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It doesn’t matter whether you have just been made redundant or whether you have always had a goal to launch a food business, the coronavirus pandemic may have thrown a spanner in your venture’s plans. However, while restaurants and static eateries are struggling during the pandemic, you can adapt your food business plans to create a more flexible and unique venture that can get around the lockdown measures that people have been forced to endure in the UK. Bars and pubs have seen the bulk of the restrictions. Restaurants and cafes are now likely to see further restrictions in the coming weeks threatening their very existence. Circumvent that by launching a different sort of food business.
Before you begin your foodie venture, you need to have a business plan. While a tad tedious, having everything in black and white can help to hone the vision for a street food business and can help you to formulate a to-do list. Think about getting qualified before you do anything. At the very least, you need to have the Level 2 Food Hygiene Certificate under your belt to show your local council and environmental health that you understand the intricacies of preparing and serving food. Get yourself some public indemnity and personal liability insurance and ensure that you adhere to all health and safety legislation. This will enhance your professional credentials as a business.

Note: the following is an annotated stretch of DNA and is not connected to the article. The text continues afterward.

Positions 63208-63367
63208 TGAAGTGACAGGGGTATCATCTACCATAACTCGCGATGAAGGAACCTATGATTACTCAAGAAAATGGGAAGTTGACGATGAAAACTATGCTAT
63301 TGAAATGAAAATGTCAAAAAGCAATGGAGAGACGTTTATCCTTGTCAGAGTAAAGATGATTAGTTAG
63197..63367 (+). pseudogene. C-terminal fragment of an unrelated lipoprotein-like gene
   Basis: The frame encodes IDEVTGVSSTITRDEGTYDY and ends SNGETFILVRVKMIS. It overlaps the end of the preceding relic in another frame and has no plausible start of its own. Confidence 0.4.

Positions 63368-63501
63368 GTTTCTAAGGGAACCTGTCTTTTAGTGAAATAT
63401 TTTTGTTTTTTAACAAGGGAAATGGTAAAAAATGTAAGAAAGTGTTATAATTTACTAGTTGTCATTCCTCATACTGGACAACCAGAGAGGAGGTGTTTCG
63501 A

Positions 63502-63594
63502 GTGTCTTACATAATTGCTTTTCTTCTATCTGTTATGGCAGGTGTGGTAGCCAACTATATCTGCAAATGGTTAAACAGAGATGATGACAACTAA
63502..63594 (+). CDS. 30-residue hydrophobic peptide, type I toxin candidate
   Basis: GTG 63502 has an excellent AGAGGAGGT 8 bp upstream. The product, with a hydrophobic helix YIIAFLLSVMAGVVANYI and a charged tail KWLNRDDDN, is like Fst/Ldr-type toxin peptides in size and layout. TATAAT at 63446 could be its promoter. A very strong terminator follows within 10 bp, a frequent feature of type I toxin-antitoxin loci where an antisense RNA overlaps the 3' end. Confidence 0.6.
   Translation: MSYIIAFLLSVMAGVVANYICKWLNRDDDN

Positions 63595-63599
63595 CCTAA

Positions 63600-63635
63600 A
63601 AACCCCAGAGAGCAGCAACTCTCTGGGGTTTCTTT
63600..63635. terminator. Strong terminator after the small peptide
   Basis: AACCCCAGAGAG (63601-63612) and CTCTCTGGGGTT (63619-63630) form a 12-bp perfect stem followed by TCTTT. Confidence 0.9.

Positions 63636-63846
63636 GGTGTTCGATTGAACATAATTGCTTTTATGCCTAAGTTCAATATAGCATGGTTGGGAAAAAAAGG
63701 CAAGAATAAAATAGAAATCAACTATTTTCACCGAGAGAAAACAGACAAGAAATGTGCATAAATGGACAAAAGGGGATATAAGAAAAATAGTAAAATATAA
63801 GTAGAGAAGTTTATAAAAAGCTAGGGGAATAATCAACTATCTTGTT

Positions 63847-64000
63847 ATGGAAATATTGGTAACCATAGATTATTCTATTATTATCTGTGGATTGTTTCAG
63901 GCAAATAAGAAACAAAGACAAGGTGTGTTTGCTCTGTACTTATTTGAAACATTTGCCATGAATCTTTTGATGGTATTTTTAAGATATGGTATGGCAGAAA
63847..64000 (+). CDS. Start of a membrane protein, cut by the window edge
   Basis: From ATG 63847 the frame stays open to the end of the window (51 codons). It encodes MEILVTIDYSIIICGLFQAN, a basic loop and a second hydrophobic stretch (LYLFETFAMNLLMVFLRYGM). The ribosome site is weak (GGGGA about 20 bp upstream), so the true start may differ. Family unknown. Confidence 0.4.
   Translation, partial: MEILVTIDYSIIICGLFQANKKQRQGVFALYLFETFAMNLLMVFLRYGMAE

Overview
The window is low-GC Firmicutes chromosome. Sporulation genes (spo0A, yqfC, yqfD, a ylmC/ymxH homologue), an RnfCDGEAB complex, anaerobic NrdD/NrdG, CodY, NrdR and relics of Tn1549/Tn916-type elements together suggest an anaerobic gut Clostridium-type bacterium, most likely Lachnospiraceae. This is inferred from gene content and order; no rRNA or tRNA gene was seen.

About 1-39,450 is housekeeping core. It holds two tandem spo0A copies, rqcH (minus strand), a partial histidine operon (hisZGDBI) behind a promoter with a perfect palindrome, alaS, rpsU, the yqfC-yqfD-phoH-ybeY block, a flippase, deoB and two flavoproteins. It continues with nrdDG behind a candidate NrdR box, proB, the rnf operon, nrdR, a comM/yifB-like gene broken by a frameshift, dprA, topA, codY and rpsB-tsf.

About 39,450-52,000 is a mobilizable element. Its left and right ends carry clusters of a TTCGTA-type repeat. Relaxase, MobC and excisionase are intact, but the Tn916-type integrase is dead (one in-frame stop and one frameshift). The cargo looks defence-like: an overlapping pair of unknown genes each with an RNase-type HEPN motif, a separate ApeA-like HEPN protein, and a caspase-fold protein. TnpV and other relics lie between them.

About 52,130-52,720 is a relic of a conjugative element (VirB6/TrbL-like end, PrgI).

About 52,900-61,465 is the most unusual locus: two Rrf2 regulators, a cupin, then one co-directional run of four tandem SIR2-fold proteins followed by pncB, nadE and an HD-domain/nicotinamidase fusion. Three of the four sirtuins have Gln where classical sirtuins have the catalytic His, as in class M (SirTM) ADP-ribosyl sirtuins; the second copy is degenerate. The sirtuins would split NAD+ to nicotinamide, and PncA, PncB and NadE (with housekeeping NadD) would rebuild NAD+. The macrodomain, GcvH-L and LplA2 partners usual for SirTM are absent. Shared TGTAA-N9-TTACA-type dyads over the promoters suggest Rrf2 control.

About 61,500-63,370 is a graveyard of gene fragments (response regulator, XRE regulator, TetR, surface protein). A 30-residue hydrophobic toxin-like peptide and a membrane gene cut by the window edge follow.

While you may have had dreams of finding a premises and setting up your very own restaurant, this might not be a viable option for the foreseeable future. Instead, consider a mobile eatery. Street food is all the rage at the moment with millennials eager to sample the delights of authentic cuisine. Think about your heritage and cook food from the heart. You could set up a menu that is more gourmet take away based.
Think about the sort of mobile vehicle you might want to use for your street food business. The traditional catering units on wheels are great but they are also expensive. Instead, food entrepreneurs are now thinking outside the box and buying old horsebox trailers to convert into catering units. These can look kooky and achingly cool. Bringing a hipster vibe to your street food business will give you marketability that can help you to compete with foodie rivals.
Consider the sort of food that you want to sell. Three-course fine dining isn’t going to work at a food festival or when you are providing the catering at an outdoor event. Go for easy-to-cook but tasty grub that people can eat from disposable trays or plates. Burgers always go down well but there are plenty of burger vans out there. Instead, you need to offer something different and unique, especially in a saturated market. If you are a vegan, don’t be afraid to embrace plant-based food. Many young people are interested in trying more ethical cuisine. If you have travelled, think about mixing up the cuisines that you love to create some fusion dishes. Consider your price point and make sure that each dish that you create gives you a sixty percent profit to make your foodie venture worthwhile.
Follow this guide and your food business can thrive.